I´m not sure exactly what caused the crash, but thankfully, all the Xenia I have back home are doing fine. The button polyps, Green Star polyps, Cleaner shrimp and hermit crabs in the coral propagation tank appear to be doing fine - it was only the Xenia that had problems. I´m going to grow Green Star Polyp cuttings in the coral propagation tank for two weeks. Then I´m going to try to put one Brown Pulsing Xenia cutting in and see what happens. I added enough Seaflor Special Grade Reef Sand and Aragamax Oolitic Select to the coral propagation tank to cover the bottom with 3.5 to 4 inches of substrate. I want to see how effective a live sand bed is without any plenum. Without any fish and only one Cleaner shrimp and a few small hermit crabs, I hope the detritivore population will be undisturbed.
I brought the Blue Devil home on Friday, and it dug and spit out some sand in the first few minutes, but since then, it has been a non-digger.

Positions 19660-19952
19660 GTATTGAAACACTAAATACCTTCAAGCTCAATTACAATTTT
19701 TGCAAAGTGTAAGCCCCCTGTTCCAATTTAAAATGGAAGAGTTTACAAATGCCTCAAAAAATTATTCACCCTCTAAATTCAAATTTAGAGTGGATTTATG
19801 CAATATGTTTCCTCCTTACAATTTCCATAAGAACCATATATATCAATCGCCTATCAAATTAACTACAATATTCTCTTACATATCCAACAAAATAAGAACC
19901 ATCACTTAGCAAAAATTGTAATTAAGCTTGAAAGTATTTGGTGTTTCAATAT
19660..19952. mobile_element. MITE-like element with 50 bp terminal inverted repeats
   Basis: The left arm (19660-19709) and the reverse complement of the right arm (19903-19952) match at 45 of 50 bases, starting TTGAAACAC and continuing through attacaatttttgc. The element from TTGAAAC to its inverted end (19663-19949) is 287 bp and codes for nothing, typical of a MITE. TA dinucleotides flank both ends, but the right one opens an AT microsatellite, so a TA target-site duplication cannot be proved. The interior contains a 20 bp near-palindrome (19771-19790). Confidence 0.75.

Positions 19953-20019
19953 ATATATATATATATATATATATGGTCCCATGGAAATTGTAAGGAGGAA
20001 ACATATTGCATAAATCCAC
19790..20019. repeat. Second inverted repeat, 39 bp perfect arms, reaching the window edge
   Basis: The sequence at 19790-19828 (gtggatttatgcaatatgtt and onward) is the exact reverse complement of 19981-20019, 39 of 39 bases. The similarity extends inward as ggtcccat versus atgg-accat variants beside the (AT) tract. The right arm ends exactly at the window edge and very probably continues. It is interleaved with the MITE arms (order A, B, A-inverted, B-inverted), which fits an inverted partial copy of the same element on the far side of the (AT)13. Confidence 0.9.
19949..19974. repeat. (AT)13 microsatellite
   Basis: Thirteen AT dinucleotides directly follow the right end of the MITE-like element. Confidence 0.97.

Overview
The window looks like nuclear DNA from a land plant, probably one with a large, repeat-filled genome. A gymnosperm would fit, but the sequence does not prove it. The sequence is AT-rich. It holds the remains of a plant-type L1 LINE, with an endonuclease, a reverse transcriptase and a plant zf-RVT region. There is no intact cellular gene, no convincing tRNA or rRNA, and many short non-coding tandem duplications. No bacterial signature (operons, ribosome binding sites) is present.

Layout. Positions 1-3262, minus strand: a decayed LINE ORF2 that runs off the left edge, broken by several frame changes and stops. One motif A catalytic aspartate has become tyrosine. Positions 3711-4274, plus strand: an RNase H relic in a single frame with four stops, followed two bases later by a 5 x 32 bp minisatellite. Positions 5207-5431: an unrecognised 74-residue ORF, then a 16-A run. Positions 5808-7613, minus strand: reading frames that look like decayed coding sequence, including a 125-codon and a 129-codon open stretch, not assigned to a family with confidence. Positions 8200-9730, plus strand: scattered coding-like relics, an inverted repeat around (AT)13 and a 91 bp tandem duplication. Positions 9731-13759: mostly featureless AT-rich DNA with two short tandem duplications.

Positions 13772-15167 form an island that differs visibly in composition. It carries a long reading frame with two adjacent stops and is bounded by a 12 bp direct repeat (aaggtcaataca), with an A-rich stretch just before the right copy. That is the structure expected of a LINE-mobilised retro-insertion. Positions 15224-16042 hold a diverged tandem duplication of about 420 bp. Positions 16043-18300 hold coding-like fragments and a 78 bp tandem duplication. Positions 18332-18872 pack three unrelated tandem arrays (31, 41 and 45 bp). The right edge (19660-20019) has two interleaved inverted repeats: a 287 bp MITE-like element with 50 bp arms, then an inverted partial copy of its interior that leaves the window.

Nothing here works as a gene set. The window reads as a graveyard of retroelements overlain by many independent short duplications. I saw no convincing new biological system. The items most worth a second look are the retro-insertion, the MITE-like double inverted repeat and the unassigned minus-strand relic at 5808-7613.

In addition to the Caulerpa racemosa, I put some of the wiry red algae that´s been growing in the far right rock in the 50-gallon into the 29-gallon sump at work. I hope the red algae grows and provides extra living space for detritivores in the refugium.
Monday, January 24, 2000
I looked at the undersides of some of the live rock in the 50-gallon and noticed a few areas of white sponge growth. One area is pretty impressive since it covers a few square inches inside the cave on the right of the tank. The sponges are a positive sign to me that there´s small particles of food to filter in the tank - a benefit not only for the sponges, but also for the corals.
I´ve been setting my alarm at 6:00 am in order to get in a morning bike ride or run. On the days I don´t work out, the extra time in the morning gives me time to perform a water change. I like doing this since it frees up my time on the weekends.